When it comes to the relatively new medium of texting, we’re all still trying to figure out what’s right, what’s wrong and what makes us look like idiots (hint: it’s emoticons). (Shutterstock.com)
Sexy Typewriter Special to QMI Agency
Apr 21, 2011
, Last Updated: 10:27 AM ET
When it comes to the relatively new medium of texting, we’re all still trying to figure out what’s right, what’s wrong and what makes us look like idiots (hint: it’s emoticons). The rules of texting are especially precarious in the context of budding romantic relationships. When is it too soon to text? How many texts are too many? And when should you just pick up the darn phone already?
In honour of the release of Textuality, the quirky new romantic comedy starring Sex and the City’s Jason Lewis and Canadian alt-femme bombshell Carly Pope that opens April 22, Wind Mobile brought together a bevy of bloggers (including Sexy Typewriter) to compile the Do’s and Don’ts of Textuality.
Some examples that this esteemed group put together include:
Rules on texting while impaired:
Find a designated wingman, someone who will revoke your right to text until you can walk a straight line.
Text ANYTHING you wouldn’t say in the light of day. There is nothing worse than the digital walk of shame.
Rules on text language etiquette:
Use “haha,” it’s warm and fun.
Use “LOL,” it’s so 2009.
(The rest of the tips can be found on at http://bitly.com/textdos and at Wind Mobile kiosks across the country.)
But what did these experts all agree on? For better or for worse, many people prefer text messaging over calling someone on the phone, especially in romantic situations.
“Texting allows you to say things you might not say on the phone or face to face because there is this safety barrier between you and the other person,” says Simone, one of the contributors to the Do’s and Don’ts document and the blogger behind skinnydip.ca. “(You don’t have) to worry about your voice cracking or sounding nervous.”
And as much as texting can connect us, its flippant nature can sometimes kill off romantic prospects before they have a chance to blossom.
“A text message takes a lot less effort and courage than a phone call,” says Breanna Hughes, another Do’s and Don’ts contributor who blogs at unbrelievable.com. “I’ve been asked out via text. It has become pretty much standard practice, and I will immediately deduct a point. The best way to impress a girl? Call to arrange the date then give a follow up text with the location and time.”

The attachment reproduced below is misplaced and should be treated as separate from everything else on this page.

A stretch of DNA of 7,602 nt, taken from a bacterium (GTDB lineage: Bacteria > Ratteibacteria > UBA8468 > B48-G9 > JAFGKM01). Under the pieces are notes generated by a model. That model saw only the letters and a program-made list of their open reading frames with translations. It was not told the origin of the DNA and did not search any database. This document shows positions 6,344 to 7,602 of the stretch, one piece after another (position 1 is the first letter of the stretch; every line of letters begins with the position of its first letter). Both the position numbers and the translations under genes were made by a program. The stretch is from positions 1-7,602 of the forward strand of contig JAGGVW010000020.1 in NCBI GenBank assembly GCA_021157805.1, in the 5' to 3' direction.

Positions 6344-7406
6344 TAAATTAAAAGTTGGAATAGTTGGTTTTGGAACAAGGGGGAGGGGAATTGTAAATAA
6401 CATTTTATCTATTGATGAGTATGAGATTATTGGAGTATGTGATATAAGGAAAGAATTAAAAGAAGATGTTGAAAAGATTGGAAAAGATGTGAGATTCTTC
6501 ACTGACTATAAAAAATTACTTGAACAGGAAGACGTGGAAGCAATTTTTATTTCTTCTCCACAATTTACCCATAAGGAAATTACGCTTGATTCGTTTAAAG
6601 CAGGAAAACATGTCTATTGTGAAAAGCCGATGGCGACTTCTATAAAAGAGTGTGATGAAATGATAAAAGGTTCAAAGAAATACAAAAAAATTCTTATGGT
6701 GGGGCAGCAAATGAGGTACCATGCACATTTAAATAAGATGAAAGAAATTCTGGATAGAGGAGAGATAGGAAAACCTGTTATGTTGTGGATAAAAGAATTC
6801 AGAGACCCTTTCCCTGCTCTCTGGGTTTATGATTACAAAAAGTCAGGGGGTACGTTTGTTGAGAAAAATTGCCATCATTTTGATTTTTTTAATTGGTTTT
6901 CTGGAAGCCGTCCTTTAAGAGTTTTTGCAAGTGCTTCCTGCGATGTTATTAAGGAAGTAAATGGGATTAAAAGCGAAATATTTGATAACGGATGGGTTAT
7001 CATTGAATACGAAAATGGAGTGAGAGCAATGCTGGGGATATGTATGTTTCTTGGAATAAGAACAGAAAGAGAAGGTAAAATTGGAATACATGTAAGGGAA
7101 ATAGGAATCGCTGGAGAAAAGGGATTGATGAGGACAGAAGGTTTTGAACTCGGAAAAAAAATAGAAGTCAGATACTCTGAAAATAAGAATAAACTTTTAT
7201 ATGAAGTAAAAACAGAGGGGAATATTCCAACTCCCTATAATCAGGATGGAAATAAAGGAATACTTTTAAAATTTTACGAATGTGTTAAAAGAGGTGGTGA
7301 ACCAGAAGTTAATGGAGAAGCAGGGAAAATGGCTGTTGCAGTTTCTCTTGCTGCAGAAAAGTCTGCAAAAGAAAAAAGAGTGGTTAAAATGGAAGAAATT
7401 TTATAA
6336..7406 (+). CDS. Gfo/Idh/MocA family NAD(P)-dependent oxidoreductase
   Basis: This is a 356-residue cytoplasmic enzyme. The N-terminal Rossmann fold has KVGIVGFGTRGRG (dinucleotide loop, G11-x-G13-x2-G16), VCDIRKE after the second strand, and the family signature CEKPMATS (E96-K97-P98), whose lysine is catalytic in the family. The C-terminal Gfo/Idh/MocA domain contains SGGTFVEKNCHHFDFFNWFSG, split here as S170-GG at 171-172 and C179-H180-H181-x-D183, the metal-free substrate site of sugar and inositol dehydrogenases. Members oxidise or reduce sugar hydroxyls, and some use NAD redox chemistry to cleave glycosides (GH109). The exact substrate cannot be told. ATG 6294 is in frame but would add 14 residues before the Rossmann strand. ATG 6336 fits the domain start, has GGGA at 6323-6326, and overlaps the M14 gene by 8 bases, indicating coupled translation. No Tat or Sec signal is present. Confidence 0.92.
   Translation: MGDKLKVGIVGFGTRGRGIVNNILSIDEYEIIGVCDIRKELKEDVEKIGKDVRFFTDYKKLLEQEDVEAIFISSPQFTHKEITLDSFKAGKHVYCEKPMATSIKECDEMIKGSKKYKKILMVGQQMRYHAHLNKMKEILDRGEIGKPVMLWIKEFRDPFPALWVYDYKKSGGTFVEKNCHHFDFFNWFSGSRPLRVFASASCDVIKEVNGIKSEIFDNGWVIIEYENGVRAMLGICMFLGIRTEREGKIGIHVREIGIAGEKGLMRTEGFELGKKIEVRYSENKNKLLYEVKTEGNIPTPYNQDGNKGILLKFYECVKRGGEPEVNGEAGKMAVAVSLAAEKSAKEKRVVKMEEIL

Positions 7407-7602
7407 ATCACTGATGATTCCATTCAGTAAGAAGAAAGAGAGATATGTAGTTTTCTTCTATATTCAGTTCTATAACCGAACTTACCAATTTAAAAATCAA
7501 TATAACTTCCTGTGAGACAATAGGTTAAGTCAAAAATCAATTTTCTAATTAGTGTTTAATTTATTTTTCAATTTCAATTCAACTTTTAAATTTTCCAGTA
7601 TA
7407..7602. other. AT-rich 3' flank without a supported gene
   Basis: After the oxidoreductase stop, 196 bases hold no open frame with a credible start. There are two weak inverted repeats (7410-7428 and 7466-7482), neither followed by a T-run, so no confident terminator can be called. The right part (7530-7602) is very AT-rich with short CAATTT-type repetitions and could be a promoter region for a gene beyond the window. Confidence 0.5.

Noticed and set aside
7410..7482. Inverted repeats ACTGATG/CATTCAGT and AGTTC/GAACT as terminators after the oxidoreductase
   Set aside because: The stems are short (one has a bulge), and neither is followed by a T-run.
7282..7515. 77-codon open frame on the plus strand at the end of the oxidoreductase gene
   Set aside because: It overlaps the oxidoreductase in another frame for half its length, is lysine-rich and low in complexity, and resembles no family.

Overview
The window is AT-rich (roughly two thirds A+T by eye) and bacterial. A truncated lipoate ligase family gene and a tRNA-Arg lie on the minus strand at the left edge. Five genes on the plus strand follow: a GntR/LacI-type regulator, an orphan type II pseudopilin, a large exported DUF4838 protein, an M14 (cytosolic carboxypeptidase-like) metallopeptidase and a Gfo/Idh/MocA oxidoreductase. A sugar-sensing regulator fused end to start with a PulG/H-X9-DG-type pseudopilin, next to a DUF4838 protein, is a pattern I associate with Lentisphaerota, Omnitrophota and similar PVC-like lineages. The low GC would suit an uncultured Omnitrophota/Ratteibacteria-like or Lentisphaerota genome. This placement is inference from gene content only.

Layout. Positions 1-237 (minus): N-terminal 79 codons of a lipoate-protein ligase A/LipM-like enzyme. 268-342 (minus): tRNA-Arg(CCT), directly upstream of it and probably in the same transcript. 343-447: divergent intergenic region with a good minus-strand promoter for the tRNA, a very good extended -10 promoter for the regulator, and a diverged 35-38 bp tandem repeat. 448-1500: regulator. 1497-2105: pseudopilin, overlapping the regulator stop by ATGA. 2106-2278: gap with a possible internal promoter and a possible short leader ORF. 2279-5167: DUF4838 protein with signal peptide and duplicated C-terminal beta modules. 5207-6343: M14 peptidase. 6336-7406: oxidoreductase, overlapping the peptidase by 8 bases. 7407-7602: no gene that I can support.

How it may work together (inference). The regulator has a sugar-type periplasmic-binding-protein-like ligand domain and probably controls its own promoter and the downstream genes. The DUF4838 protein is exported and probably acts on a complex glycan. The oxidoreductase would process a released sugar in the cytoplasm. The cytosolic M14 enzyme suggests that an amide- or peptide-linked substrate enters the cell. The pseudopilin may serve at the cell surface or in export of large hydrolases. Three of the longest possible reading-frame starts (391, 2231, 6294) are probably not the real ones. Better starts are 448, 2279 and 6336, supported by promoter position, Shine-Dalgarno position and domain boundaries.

Liam Card, the screenwriter and co-star of “Textuality,” was inspired to write the movie after being struck by how complicated post-modern dating has become, what with our attention divided between our dates and our smartphones.
“How can you ever be present enough?” Card wonders. “What with your phone going off, with e-mails and BBMs and texts and Twitters and someone adding you on Facebook”¦I mean, you’ve got five or six or seven different reasons for your phone to buzz every minute.”
Textuality explores how technology brings us together, but also how it can distract us or even completely interfere with the course of romance.
“When I was in grade 10 or grade 11 and had The Big Crush on a girl, I had to physically pick up the phone and call her with my heart beating out of my chest. How do we get back to that feeling? I don’t know if teenagers today know what that feeling feels like. It’s important”¦it really lets you know how serious you are about someone. You’re never going to have your heart beating out of your chest when you send a text message…”
When it comes to relationships, especially in the early days, texting doesn’t always cut it.
“Text when it’s convenient to and when it’s fun to,” says Card. “But if you’re really trying to connect with someone, pick up the phone and call them.”
Sexy Typewriter blogs about her dating failures – online and otherwise – at Sexytypewriter.com.